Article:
there are pictures about the King, his family, the Thai flag and
good deeds that the King did for his citizen. Everybody shall stand up.
Projection of an outdoor movie can cost
from 3 000 baht to 15 000 baht for a recent movie. Business is tough as nowadays people
have already seen movies at theaters or at home on DVD so they will not go to see an
outdated outdoor movie.
Before the delay between a release at theater (หนังโรง) and a
release for home video was quite long. It could be one year or even more. So open-air cinemas
had their place in the business chain. It is not the case anymore as movies are now released on
DVD three months after theater release.
So less people watch outdoor movies. Digital revolution is
also coming for projection. So getting film reels is becoming more and more difficult.
In the past, some popular movies could take years to reach some parts of Thailand as the film copies were limited.
Normally 4 copies for the whole Thailand, i.e. Central plains, North, South and Northeast.
Some popular movies were shown and shown until they become unpopular
and then moved to be shown in other provinces.
Old cinema magazines remain popular with collectors. When the movies have disappeared as the films are beyond repair,
the old cinema magazines are the last way to get a summary of the lost movies.
There are still around 1000 small companies in Thailand showing outdoor movies.
The main difficulty of the business is the cost to rent movies due to high copyrights.
when 16mm movies have songs, there was a need to have a second projector to show the song in 35mm format.
35mm movies were often developped (ล้าง) in Hong Kong.
During outdoor cinema sessions, a few short movies (sports, news, cartoons)
were shown before the main movie. Sometimes a small movie or a remaining left extract of another movie
(ฟิล์มหัวม้วน) was placed at the beginning of the reel in order to preserve the main movie
(around three minutes).
Outdoor cinema and Chinese opera are often part of
the free events shown during yearly deity festivals in Bangkok
Outdoor cinema has less space in current business model for cinema. DVDs are coming out a few weeks
after a movie release in theaters. So the movies shown in outdoor cinemas are no longer new, so people are less interested to watch.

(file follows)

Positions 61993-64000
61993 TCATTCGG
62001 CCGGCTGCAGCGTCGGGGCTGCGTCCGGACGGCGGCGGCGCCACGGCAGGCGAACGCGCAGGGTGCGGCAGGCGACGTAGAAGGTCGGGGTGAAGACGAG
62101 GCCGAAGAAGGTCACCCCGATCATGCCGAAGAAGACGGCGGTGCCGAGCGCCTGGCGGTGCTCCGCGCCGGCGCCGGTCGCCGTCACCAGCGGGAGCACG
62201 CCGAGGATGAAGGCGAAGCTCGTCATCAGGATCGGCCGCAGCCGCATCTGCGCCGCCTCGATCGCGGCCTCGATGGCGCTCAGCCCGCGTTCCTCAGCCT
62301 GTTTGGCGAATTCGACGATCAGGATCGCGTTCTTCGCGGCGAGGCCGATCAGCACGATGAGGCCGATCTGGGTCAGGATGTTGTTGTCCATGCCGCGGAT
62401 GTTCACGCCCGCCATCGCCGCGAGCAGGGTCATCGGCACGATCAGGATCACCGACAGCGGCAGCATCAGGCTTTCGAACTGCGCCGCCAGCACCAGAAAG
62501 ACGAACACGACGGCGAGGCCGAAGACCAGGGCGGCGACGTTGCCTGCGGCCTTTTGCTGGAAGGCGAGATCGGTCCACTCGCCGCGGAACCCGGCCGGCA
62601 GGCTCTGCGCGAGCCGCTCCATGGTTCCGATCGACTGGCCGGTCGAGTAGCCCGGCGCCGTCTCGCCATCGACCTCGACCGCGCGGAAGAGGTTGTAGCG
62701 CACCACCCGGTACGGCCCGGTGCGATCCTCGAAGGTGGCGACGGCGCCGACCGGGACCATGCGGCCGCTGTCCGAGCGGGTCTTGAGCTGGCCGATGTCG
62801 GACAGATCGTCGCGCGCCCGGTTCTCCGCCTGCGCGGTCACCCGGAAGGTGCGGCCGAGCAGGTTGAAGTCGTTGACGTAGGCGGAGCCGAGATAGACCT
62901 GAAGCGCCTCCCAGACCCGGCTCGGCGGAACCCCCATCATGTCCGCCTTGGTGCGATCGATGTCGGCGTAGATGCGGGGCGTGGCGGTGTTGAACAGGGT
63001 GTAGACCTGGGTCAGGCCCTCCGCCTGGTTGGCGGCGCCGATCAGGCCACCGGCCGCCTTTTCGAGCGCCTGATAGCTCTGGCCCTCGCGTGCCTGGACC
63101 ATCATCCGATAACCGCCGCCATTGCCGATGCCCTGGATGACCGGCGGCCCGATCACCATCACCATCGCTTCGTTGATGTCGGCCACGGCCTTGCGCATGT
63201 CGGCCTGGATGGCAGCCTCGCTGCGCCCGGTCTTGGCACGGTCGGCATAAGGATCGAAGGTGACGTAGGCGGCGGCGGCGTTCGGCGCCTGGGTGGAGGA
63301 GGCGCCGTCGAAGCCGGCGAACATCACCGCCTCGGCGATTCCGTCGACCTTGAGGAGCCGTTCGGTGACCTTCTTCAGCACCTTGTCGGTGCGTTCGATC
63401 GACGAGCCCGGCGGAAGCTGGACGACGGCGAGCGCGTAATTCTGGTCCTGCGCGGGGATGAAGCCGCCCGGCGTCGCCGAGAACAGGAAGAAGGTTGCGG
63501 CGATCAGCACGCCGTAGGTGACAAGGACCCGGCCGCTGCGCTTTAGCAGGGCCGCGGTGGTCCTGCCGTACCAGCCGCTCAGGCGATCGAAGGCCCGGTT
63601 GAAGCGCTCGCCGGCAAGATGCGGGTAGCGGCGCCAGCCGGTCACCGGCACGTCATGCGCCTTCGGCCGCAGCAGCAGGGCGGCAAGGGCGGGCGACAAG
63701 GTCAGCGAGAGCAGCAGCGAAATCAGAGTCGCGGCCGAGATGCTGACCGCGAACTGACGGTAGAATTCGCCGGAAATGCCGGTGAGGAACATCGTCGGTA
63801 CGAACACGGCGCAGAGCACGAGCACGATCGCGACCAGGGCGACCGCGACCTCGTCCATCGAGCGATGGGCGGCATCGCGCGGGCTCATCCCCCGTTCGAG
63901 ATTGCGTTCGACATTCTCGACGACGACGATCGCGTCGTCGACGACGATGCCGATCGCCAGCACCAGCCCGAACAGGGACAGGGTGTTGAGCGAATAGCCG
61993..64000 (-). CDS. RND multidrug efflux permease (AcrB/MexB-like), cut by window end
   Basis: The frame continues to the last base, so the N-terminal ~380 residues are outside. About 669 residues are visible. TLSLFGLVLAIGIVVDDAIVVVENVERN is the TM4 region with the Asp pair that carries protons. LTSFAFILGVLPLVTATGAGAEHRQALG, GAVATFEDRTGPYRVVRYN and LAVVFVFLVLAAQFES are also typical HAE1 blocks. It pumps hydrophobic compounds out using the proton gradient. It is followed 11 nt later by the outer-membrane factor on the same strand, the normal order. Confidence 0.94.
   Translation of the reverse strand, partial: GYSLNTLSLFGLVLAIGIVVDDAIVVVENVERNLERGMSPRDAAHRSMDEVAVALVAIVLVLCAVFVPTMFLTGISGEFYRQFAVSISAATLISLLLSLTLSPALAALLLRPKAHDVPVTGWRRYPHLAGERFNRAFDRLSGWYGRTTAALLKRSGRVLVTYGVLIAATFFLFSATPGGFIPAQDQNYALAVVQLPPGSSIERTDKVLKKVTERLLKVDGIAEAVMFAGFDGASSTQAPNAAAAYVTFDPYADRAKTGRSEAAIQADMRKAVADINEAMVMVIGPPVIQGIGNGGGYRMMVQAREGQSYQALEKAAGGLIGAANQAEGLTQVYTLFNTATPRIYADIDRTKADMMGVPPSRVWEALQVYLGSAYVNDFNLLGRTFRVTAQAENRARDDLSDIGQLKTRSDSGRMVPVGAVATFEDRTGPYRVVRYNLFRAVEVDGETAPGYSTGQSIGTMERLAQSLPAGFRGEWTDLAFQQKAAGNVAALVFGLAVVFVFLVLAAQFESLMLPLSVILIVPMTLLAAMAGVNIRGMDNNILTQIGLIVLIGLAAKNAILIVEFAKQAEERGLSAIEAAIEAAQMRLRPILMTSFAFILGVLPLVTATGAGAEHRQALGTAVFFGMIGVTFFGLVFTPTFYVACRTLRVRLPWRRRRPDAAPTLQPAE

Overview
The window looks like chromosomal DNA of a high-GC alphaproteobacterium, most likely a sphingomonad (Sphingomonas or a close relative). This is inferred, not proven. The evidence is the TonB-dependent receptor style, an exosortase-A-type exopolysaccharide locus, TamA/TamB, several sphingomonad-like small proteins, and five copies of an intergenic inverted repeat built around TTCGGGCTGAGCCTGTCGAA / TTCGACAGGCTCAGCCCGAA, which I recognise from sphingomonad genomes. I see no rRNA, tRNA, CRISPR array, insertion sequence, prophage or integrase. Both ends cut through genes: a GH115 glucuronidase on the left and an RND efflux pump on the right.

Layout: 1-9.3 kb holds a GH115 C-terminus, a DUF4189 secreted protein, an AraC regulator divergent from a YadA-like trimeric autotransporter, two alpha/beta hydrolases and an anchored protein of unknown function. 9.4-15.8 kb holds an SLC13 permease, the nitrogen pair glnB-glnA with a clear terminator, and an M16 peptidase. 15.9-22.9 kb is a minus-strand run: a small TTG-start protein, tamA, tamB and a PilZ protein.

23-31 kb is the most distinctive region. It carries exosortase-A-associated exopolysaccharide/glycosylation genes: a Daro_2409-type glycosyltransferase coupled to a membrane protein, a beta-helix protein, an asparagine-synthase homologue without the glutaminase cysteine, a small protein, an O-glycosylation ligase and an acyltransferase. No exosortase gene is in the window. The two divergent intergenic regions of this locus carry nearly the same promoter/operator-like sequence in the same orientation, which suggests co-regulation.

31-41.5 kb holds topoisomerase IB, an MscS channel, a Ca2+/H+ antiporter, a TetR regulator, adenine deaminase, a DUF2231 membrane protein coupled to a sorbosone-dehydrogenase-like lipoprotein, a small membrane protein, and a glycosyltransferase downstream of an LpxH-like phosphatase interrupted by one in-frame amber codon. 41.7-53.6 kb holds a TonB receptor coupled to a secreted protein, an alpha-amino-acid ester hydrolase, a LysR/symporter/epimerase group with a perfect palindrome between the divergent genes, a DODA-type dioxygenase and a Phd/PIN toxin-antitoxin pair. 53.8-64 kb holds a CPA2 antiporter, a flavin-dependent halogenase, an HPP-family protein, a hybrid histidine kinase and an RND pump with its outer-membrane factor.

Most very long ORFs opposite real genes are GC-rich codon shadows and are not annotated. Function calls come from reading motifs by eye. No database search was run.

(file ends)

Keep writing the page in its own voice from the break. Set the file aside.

To hire a Chinese opera troupe for 3 days, it costs 40 000 baht for one night.
Around 40 to 50 people come watching every day. Outdoor cinema is cheaper but
audience might be similar if local people already watch the movies!
A big screen is set up in the middle of the local Thai Chinese community area.
This deity festival last 5 days, i.e. 3 days for Chinese Opera and
2 last days for outdoor cinema. Outdoor cinema (หนังกลางแปลง)
is cheaper, i.e. 7000 to 8000 baht a day. Three movies are shown, i.e. a foreign movie,
a Chinese movie and a Thai movie (Pee Mak - พี่มาก..พระโขนง.).
Outdoor cinema ("NANG KLANG PLAENG" - หนังกลางแปลง)
is shown in open-air during this Songkran fair. This company is still
using a 35mm projector. It becomes very rare nowadays as the cinema industry
has moved to digital.
Nowadays it is difficult to find old projectors for
open-air cinemas. Many projectionists use recycled pieces from other machines.
Nowadays only 35mm projectors remain. 16mm projectors would scratch out and break films.
Normally each movie is using a few film reels.
Movies shown on a silver screen have always a very sharp image.
The scratches on the film show that the movie was popular as the film
was often used.
Young people often sit on their motorbike to watch movies. Elder people
bring a mat and sit on it to watch movies.
Due to heat, movie reels can be damaged, broken and burnt. Celluloid film burn less but
will have strong smell. After a while, they cannot be used anymore.
Big audience today to watch open-air cinema during Songkran fair.